It’s Flag Day in America! You pledged allegiance to it every day in grade school. You see it waving proudly on porches and government buildings. You can find it on display at almost every sporting event. What makes the U.S. flag such a renown symbol of patriotism and freedom? The American flag is not only a recognized motif of pride and hope both nationally and internationally alike; it is also a representation of our country’s rich history.
Old Glory contains 50 white stars and 13 horizontal red and white stripes. The stripes represent the original 13 Union Colonies, and the stars represent the 50 United States. The flag’s red symbolizes hardiness and valor, the white symbolizes purity and innocence, and the blue represents vigilance, perseverance, and justice.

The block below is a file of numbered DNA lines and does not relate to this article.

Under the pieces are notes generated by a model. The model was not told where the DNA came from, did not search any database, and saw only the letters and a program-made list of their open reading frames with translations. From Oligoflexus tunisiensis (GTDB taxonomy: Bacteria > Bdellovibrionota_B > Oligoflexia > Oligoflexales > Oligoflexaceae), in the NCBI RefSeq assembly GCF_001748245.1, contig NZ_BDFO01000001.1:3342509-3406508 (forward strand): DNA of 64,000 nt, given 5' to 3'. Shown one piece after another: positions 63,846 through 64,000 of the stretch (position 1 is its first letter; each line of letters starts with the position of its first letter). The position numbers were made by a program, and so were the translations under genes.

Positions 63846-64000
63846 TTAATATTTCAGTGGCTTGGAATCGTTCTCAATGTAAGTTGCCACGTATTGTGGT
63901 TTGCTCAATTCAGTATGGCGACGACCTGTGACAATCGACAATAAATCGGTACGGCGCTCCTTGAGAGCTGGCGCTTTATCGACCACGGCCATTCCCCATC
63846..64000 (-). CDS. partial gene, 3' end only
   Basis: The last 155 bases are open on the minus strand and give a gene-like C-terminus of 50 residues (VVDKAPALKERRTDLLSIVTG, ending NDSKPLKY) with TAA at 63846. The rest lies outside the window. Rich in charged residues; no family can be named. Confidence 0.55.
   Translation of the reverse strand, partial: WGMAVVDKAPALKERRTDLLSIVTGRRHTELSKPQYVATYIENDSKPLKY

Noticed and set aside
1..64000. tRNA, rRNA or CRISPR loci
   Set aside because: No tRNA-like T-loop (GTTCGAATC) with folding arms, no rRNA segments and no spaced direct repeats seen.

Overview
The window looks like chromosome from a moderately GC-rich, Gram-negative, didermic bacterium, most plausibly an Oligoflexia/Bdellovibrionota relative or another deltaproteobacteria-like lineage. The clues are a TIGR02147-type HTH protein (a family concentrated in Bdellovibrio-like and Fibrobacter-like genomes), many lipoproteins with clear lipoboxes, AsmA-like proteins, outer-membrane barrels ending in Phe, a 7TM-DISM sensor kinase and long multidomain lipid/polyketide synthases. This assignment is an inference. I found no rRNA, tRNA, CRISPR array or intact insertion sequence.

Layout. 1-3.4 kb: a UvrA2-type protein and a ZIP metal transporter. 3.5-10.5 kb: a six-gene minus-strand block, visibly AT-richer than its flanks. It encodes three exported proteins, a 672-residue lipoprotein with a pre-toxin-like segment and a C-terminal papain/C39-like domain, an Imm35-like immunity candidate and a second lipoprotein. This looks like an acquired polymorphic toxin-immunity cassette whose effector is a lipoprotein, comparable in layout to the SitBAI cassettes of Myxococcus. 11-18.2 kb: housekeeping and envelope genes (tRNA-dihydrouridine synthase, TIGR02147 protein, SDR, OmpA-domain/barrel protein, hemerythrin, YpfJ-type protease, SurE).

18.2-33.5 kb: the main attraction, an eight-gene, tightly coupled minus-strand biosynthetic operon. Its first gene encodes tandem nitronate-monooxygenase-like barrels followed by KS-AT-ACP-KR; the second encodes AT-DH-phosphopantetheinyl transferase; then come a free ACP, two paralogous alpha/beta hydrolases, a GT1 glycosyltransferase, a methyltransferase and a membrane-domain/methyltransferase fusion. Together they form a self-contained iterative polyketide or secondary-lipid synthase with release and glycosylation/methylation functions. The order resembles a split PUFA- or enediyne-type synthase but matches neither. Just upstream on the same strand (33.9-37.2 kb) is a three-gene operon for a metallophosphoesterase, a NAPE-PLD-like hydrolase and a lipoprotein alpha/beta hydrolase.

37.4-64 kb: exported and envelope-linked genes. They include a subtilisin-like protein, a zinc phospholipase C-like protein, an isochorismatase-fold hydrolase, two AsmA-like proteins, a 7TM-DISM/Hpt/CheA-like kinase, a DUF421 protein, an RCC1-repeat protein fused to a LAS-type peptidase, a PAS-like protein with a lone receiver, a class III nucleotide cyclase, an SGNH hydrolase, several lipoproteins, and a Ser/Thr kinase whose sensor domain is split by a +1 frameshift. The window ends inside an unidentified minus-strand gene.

The American flag was the inspiration behind The Star-Spangled Banner. Francis Scott Key wrote the National Anthem while he was detained aboard a British ship during the War of 1812. As he witnessed the 25-hour bombardment of Fort McHenry, the Red, White, and Blue inspired him to jot down the words of the well-known song.
Today’s date is significant for several reasons. On June 14th, 1775, Congress officially created the United States Army (or what was then called the Continental Army). Two years later, on June 14th, 1777, Congress officially adopted the United States flag.
Almost two centuries later in 1949, Congress formally established Flag Day. Although today isn’t a Federal Holiday, Americans fervently celebrate the occasion by participating in parades, displaying flags in their yards, and wearing patriotic garb!
Despite my Nebraska roots, many people point out that I pronounce flag like fleg (much like my friends from up north in Minnesota). Regardless, no matter where you are from or how you say fleg, Americans are united by our nationality and the freedoms we enjoy under the United States Constitution. Go out, grab a friend, run through a meadow, wave a flag, and celebrate the land where the stars and stripes and the eagle fly.